Is this a standard technique to avoid being hit in the head (from a counter punch) or am I seeing things?

If they duck, why can't the other fighter anticipate their move and kick or aim punch at a downward angle so they land?

  • 2
    This seems like a case of fighters telegraphing their move. Can you link to any specific video that illustrates your question?
    – slugster
    Apr 8, 2019 at 1:26

1 Answer 1


That technique is called an "Overhand Right".

The more common right (assuming an orthodox stance) is just a "straight right". Both punches have their advantages and disadvantages. One advantage to the straight right is maintaining your position. You don't need to put yourself out there and risk counters. Your right shoulder blocks your right cheek, and your left hand can stay up to block your left cheek. Very safe technique.

The main advantage for the overhand right is power and distance. You can generate a ton of power and distance on an overhand right that can't be matched by a straight punch. The reason you see the head ducking down is to get that distance, but more so to protect your face. You're opening yourself up more throwing a more arcing punch, so you duck your face down to hide your jaw/face.

The second big advantage of the overhand right is it's deceptive. It's harder to see coming than a straight right because you're leading with your head/left shoulder. It also arcs in a way that's harder to see than a straight punch. A common setup is faking a jab into an overhand right.

Another advantage of the overhand right is shooting! My personal favorite shot is off an overhand right. You throw a big ol' wild one, but you don't care if it connects or not, because your head isn't coming back up. You're shooting in on the legs for a single leg, double leg, high crotch, or other takedown attempts. This technique is used at high level MMA by some of the best. Georges St-Pierre used this technique. Chris Weidman uses this. Dan Henderson probably did this technique every fight of his life, and got a few knockouts from it! It's arguably the most dangerous move in a "wrestleboxer" style fighter's arsenal.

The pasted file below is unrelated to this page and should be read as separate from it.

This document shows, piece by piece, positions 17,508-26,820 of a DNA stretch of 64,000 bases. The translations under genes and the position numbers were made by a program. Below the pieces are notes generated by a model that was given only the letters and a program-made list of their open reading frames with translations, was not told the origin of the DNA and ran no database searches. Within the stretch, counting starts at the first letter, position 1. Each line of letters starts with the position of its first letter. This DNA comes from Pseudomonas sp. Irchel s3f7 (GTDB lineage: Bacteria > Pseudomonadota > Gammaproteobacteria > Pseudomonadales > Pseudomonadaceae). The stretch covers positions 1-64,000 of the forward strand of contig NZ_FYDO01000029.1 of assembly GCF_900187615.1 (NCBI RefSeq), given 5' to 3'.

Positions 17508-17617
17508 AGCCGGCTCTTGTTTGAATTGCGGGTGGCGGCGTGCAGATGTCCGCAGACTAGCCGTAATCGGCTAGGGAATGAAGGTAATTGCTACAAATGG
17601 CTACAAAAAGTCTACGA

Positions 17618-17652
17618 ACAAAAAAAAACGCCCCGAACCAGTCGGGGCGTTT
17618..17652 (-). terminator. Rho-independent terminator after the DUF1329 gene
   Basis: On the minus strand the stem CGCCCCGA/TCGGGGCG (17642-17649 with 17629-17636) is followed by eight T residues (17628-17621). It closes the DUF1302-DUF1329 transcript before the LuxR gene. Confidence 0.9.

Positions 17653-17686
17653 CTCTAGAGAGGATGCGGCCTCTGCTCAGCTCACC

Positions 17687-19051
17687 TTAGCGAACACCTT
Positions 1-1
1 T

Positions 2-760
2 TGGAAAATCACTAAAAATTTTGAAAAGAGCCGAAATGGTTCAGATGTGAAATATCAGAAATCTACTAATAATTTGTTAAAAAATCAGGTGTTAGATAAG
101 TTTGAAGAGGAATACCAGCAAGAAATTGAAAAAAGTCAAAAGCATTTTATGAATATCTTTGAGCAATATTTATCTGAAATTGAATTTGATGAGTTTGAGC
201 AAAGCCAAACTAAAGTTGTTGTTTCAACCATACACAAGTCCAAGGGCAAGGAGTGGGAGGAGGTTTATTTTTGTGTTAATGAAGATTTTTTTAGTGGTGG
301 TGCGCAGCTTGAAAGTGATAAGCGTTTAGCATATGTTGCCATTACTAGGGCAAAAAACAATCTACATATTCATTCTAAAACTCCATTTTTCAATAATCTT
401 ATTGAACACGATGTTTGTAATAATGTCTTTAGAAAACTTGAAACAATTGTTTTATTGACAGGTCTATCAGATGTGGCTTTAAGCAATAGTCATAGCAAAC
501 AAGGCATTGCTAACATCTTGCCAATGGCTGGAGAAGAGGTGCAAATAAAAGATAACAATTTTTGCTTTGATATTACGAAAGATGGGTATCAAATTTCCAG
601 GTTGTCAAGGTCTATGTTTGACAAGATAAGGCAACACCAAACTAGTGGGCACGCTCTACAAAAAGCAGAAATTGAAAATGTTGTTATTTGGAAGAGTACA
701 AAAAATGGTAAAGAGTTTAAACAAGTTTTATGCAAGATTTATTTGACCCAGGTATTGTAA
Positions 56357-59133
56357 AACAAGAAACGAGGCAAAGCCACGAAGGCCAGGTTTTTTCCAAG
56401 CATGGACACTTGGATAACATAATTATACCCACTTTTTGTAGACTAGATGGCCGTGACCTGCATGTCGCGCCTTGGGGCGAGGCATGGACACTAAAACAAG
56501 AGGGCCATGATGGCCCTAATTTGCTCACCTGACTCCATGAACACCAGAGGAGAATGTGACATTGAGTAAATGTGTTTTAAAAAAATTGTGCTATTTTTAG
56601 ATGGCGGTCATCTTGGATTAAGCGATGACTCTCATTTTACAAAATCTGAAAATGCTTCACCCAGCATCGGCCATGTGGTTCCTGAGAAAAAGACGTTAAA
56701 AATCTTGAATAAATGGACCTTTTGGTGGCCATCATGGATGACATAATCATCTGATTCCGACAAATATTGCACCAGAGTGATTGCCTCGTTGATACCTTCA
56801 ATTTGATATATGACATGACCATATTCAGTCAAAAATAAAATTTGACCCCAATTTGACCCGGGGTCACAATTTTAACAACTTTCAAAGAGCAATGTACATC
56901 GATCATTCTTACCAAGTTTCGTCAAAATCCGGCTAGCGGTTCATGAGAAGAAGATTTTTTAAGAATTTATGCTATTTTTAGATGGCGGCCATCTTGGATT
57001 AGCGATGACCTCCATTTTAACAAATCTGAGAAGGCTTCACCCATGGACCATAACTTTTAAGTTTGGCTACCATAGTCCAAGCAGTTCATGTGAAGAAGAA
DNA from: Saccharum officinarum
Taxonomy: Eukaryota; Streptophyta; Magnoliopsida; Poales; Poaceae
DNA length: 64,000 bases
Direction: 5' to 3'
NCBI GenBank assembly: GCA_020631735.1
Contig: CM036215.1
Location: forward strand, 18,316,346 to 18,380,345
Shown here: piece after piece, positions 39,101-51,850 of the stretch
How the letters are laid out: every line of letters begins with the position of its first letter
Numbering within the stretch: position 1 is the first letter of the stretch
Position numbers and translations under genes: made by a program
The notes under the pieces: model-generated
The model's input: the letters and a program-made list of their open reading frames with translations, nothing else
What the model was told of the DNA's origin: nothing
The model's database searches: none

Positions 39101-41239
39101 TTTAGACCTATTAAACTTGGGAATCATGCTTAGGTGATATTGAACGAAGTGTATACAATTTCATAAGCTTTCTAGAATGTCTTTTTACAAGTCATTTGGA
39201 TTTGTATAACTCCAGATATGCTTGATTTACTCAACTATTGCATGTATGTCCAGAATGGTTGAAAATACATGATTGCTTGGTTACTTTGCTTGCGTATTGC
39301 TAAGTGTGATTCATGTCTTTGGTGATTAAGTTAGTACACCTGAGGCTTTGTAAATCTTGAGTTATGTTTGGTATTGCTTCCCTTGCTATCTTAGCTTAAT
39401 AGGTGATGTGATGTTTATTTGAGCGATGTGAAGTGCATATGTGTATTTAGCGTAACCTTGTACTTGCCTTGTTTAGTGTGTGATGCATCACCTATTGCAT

And lastly, yes, the other fighter could anticipate this. New guys try to counter with an uppercut, which rarely works. The best counter is a knee to the face. The problem is you better get a KO out of it, or the guy is almost certainly getting in on your legs. The safer "counter" is to jump back for a "crack back", or if you know your opponent is a wrestler, get a head start on your sprawl.

Here's an instructional video on the last technique I mentioned. This guy doesn't stress ducking the head that much, but you can see it's still part of the technique that leads to the takedown.


Here's the man himself pulling off one of the most famous overhands in MMA history:


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